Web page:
them. Christ predicts in a similar manner, that his advent should be preceded, and as it were ushered in, by signs in the sun and moon (See Matt. xxiv, 29, 30, 33. Mark xiii. 24, 25, 26, 29. and Luke xxi. 25, 26, 27, 28, 31.): unless indeed we are bound to refer these different transcripts of the same prophecy to the destruction of Jerusalem by the Romans erclusively. I have never yet met with an exposition of our Lord's prophecy, that gave me entire satisfaction.

* To save the trouble of endless particular references, I beg, to refer the reader in general to Chandler's Comment, on Joel, and the annexed Dissertation.

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clogged. If ever Judèa, in the days of her monarchy, had been visited by such a plague of locusts as that described by the prophet, a plague in no respects inferior to that with which Egypt was once visited, we might reasonably expect to find it mentioned in the historical part of Scripture. But nothing, that bears any resemblance to it, can there be discovered. Chandler indeed quotes R. Kimchi, as producing a Jewish tradition, that during four `out of the seven years of famine predicted by Elisha * there were four species of locusts, and that during the other three there was a great want of rain. The sacred text itself however gives not the least countenance to this mere Rabbinical gloss; and, even if it did, Chandler would have put it out of his power to avail himself of it by fixing the age of Joel in the reign of Ahaz, whereas Elisha's famine occurred in the days of Jehoram the son of Ahab considerably more than a century earlier. Accordingly he does not attempt to produce any account of these locusts from the scriptural history t.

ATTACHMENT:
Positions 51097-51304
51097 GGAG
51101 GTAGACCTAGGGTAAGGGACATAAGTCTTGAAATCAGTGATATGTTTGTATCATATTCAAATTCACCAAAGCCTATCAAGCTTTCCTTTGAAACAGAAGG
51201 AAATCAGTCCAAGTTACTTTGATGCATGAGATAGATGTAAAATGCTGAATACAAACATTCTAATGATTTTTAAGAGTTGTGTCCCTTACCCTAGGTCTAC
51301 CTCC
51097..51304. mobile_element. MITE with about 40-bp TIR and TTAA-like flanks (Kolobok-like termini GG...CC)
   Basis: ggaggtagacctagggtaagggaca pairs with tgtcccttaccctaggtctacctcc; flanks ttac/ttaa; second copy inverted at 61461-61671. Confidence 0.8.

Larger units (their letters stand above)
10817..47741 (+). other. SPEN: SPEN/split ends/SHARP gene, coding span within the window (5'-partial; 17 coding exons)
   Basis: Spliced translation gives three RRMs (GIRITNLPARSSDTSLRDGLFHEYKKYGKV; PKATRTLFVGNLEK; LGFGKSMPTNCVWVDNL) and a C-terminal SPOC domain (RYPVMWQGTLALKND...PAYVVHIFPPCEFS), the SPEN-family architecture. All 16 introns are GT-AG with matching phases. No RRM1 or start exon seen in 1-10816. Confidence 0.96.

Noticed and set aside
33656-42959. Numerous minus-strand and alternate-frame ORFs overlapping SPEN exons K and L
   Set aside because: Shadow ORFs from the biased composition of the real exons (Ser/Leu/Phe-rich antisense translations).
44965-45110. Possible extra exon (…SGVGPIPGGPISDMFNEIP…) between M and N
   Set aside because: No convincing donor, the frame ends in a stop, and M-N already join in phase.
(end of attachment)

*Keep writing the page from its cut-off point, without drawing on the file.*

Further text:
But this difficulty is by no means the only one. Joel declares, that the army of locusts shall cause

* 2 Kings vijj. 1.